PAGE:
He heard the boom of O'Hara's .44 again as he looked up to see another of the men belonging to Plummer hit the ground.

“It's all right, sport!” Frost heard the familiar voice grunting. “Come on—up!”

Frost's left arm moved—he didn't know if he moved it himself or not. He looked to his left, saw O'Hara, then felt his left arm burning and saw the blood on it. “Gotta do it this way—hold on to me. Can't do it with the left hand!”

Frost glanced toward O'Hara. The sling on O'Hara's arm was gone; the sawed-off shotgun was in his left hand, braced against O'Hara's side. Frost had the M-16, the muzzle coming up.

There was gunfire everywhere, deafeningly loud. He couldn't think. “O'Hara—change sticks for me.”

“Gotcha!”

More gunfire—Frost's left leg started to buckle. The M-16 wasn't in his hands anymore. He snatched the Browning High Power from under his jeans jacket; his thumb cocked the hammer, and he pumped the trigger. One round, then another, then another, and another.

The nearest of Plummer's men spun out and went down.

“Here, Frost!”

Frost jammed the High Power into his belt, his right fist—there was blood dripping down his wrist—wrapping around the pistol grip of the M-16. He fired a test burst into the ground a few yards ahead of him, then muttered, “All right!”

There was a booming noise as Frost, supported against O'Hara's right shoulder, started slowly forward. He glanced toward O'Hara—the sawed-off twelve-gauge was coming down and out a whiplash like recoil. Ahead of them, three men were rolling on the ground. One of them started to his feet. Frost pumped a three-round burst into the man with the M-16.

“O.K.!” O'Hara was moving, and Frost, leaning on him again, was moving with him.

The light automatic fire—the Uzis—was rattling on; the heavier, somehow different-sound stacatto of the M-16s almost drowned it out.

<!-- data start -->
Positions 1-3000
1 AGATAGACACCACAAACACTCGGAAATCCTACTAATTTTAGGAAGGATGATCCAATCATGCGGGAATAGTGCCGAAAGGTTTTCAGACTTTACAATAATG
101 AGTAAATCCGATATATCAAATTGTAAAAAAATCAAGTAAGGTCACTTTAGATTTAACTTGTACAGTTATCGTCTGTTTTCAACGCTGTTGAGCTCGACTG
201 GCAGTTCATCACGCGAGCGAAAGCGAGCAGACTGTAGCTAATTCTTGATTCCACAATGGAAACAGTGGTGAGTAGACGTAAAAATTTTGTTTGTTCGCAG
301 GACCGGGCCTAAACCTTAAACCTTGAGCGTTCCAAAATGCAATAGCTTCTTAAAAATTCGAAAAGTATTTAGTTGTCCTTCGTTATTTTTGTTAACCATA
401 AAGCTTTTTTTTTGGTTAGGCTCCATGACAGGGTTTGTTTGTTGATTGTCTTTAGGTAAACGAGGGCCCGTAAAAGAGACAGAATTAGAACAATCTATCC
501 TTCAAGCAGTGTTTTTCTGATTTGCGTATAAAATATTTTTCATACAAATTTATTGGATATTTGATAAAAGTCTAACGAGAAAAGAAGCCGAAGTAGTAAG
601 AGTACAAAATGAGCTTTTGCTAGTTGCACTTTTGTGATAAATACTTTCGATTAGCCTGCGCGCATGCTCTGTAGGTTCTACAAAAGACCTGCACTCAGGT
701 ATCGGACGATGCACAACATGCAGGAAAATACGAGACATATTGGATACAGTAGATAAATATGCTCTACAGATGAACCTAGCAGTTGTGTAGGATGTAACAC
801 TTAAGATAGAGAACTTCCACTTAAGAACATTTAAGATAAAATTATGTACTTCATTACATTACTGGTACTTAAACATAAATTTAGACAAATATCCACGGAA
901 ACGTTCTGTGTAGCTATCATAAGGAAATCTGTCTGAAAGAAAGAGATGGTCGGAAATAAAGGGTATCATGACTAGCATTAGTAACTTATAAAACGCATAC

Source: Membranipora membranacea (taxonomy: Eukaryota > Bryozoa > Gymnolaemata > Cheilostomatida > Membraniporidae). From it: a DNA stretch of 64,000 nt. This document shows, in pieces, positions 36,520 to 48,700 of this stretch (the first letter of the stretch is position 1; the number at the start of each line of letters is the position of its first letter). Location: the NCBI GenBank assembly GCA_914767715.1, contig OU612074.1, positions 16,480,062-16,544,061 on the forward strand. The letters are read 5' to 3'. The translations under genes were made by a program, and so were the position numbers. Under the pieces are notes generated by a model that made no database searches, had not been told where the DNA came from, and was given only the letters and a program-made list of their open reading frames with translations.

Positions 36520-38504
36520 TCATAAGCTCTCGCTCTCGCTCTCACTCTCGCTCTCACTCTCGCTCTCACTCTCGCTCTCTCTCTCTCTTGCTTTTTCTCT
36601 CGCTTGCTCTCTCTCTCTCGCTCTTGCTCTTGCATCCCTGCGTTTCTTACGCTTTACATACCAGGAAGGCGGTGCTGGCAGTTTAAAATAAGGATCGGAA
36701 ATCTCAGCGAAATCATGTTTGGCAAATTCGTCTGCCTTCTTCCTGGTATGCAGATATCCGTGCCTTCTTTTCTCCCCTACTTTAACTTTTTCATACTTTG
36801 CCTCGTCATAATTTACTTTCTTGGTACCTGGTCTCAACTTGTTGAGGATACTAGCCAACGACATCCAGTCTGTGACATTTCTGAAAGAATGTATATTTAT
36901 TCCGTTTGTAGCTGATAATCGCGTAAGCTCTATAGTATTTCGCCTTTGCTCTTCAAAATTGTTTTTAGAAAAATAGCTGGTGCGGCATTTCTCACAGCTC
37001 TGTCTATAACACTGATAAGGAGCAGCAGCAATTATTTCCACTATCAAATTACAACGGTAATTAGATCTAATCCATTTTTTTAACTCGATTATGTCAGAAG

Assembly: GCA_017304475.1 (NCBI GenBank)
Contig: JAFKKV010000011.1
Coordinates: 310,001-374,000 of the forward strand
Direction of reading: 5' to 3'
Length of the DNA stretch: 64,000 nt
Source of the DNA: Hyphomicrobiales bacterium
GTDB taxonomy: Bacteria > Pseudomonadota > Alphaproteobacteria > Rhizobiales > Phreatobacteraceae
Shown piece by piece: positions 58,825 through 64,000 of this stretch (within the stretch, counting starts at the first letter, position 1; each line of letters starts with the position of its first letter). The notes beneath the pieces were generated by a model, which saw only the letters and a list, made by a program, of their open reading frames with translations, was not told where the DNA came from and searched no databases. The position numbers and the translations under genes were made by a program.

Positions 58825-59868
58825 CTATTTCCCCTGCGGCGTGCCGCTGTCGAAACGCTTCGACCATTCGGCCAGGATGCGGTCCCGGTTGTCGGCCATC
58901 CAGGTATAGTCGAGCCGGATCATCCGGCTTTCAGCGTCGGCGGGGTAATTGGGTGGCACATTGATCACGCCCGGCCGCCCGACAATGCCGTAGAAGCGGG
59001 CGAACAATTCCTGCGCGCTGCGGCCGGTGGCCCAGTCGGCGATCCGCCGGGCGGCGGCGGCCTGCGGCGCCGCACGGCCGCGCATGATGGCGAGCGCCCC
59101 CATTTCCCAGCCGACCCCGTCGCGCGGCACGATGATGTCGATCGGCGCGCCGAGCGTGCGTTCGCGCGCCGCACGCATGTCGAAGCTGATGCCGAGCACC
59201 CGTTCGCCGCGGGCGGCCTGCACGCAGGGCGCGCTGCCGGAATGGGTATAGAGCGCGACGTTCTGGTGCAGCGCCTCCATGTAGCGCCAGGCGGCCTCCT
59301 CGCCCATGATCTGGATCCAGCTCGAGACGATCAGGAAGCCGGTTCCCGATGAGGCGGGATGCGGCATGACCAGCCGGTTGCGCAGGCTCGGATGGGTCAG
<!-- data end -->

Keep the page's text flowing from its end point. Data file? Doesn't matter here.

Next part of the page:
Frost's left leg was burning. His back was making him scream. He could hear himself as he stumbled forward beside O'Hara.

Frost could see Plummer and the red-haired woman beside him; see them turning toward himself and O'Hara. Plummer was shouting something. “Get the President now—move in!”

Frost fired the M-16 at the nearest targets of opportunity. There were two dozen men storming across the courtyard, but not toward him and O'Hara.

“Let's fix that, Mike,” Frost snarled.

O'Hara stopped and Frost's left arm snaked off the FBI man's shoulders.

It was the kind of gunfight, Frost thought almost absently, that supposedly never took place. Two men, against ten times that many—both men knowing they were going to die and not caring, maybe because of the electricity of insanity that seemed to flow across the ground in such a way that Frost could almost feel it. Death—he could feel it welling up within him.

The M-16 was in his right hand, the Browning High Power in his left. His left leg didn't work well and it was stiff as he started walking again, his steps short so he wouldn't stumble.

O'Hara was beside him. Their eyes met a moment. The sawed-off shotgun was in O'Hara's left hand, the Model 29 in his right.

O'Hara was walking too. For the first time, Frost noticed a large, wet-looking red spot on O'Hara's right side.

“I'd say it's been nice knowin' ya, but I don't wanna kick off with a lie in my throat.” O'Hara laughed, shouting over the roar of the gunfire.

Frost heard himself laughing as he walked forward, heard—felt—his guns firing into the two dozen men storming toward the President of the United States and his few remaining secret-service guards.

Plummer's men were going down. Frost felt slugs tearing into him, dropped to his knees, then kept going forward, crawling. He lost track of the booming sounds of O'Hara's guns, of the men belonging to Plummer who were dying.

Frost, using the empty M-16 as a crutch, pushed himself back to his feet, the Browning empty, too, now and jammed into his belt, the KG-9 swinging out on its sling from under his left arm, the pistol grip coming into his left hand. His right hand wasn't working well, the fingers not responding to him.

He started firing again, glancing to his left. He knew now why he no longer heard the booming sounds of O'Hara's guns—the icy-eyed FBI man was face down in the dirt, a red stain spreading under him, the big Model 29 still in his right fist.

“Bastards!” Frost was screaming, his throat aching as he lurched forward, the KG-9 spitting death into the wall of Plummer's men, now turned toward him. He could hear the rattling of the Uzis, coming closer—were the secret-service men trying to get the President out? Was the President still—“Aagh!” Frost stumbled forward, his mouth open and suddenly filled with sand. He coughed once, blood speckling the sand. He shoved the KG-9 ahead of him, ready to fire.

BOOK: Assassin's Express